After installing Lubuntu 16.10 on my Lenovo Y510P, the key binding for volume control (Fn + Left/Right) were not working.

I found out that all key bindings can be easily configured using the XML configuration file ~/.config/openbox/lubuntu-rc.xml.

The default commands were configured as follows:

When executing these commands on the console (lxterminal), I received the following error message:

It appeared that the simple channel name was wrong.

The problem could easily be fixed by manually selecting the first sound card via -c 1 (the option -q serves to suppress any standard output):

The modified part of the configuration files looks as follows. Note: The X server needs to be restarted for the changes to take effect!

After installing Dropbox on a fresh Lubuntu 16.10, I was missing the Dropbox icon in my task bar.

From several posts, I learnt that installing the package libappindicator1 as follows should help:

Alas,  the icon was still missing.

Finally, I found the a post that suggested to set the environment variable XDG_CURRENT_DESKTOP to Unity:

After verifying that this worked, I modified the corresponding desktop entry that corresponds to Dropbox (For a full list, see Start menu -> Preferences -> Default applications for LXSession). The entry is located in ~/.config/autostart on my system. I copied the file Dropbox.desktop to Dropbox-custom.desktop and set the Exec line to the following content.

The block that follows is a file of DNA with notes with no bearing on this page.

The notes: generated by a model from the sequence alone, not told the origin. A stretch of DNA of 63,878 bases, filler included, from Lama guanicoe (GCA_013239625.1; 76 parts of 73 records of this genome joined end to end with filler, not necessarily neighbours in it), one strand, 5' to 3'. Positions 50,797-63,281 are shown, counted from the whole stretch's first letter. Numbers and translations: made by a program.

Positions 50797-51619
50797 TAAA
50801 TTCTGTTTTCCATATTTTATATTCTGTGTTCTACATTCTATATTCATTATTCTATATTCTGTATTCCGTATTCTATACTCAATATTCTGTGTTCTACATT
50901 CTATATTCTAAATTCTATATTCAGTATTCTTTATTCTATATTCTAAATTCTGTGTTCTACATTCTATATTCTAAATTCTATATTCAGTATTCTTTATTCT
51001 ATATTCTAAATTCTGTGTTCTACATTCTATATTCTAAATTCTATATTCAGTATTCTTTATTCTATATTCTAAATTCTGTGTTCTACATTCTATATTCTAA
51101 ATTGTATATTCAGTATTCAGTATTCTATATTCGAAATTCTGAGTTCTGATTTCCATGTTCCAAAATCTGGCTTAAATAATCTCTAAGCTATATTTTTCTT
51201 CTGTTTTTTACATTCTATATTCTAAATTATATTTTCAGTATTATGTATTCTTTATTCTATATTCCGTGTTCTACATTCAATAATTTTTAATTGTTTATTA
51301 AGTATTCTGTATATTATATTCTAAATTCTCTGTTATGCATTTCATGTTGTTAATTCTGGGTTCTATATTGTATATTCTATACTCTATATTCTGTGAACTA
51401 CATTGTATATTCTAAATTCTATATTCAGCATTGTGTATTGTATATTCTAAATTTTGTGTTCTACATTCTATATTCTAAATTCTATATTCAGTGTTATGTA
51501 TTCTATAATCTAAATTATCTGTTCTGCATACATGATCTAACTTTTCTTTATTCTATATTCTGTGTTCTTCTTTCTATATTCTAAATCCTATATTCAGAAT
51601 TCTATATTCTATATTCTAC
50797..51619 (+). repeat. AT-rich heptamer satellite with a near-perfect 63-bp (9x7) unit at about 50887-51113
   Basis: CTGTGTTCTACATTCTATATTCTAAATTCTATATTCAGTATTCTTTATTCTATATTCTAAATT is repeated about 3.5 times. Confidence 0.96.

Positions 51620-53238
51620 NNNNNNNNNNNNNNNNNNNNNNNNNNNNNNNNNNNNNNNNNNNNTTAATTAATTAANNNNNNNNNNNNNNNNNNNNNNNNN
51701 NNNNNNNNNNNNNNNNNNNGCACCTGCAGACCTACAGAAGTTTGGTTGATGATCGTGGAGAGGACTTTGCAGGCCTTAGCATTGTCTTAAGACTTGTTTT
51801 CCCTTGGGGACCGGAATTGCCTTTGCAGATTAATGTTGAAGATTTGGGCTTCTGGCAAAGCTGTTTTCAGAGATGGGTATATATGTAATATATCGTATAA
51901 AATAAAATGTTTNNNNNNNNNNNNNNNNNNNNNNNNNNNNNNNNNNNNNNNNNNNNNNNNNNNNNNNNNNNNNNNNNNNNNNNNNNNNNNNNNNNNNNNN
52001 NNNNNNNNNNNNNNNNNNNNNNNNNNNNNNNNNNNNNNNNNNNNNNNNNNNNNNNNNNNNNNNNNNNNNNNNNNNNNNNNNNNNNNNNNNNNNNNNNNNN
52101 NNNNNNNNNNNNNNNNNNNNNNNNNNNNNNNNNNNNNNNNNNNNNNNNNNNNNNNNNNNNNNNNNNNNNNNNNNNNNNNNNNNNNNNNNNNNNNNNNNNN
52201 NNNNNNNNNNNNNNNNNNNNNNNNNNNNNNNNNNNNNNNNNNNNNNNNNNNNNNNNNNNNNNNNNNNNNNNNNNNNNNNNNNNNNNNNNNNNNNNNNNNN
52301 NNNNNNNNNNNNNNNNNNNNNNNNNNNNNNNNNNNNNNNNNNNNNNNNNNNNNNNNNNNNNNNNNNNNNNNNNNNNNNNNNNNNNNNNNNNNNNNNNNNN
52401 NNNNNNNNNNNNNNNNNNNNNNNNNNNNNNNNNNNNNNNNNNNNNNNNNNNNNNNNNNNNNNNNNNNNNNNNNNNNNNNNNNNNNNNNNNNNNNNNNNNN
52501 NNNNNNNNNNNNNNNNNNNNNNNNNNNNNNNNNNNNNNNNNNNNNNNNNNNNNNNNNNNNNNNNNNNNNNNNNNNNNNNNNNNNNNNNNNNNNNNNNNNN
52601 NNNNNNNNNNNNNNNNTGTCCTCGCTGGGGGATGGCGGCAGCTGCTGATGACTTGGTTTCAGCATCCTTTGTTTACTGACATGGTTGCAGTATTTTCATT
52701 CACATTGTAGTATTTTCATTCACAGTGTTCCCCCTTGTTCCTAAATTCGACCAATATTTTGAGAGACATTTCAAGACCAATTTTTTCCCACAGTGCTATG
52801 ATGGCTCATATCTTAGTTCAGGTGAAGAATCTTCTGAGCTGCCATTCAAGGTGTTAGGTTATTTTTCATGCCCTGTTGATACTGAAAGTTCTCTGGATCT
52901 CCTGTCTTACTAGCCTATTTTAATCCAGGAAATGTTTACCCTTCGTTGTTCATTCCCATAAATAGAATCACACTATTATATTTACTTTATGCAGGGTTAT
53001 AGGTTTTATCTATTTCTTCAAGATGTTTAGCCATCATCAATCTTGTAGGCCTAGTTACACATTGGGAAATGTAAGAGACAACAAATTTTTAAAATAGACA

Afterwards, I disabled the option Start Dropbox on system startup in the Dropbox preferences – otherwise, Dropbox would override the .desktop entry.

Credit: Thanks for idobrinescu, who proposed this fix for Elementary OS Freya.

I regularly have to reduce the size of digital images. To automatize this, I created a little Bash script, which also considers the orientation (landscape/portrait) of the image:

The actual conversion is done with convert, which is part of the ImageMagick suite (for installation instructions, see here).

The option -strip removes all EXIF metadata during conversion and the prefix jpg: ensures that the correct file format is used for the new file.

Edit (2014-11-17): Fix loop condition to cope with file names that contain whitespaces and also to also match JPEG, jpeg,… Thanks, Paul Pell!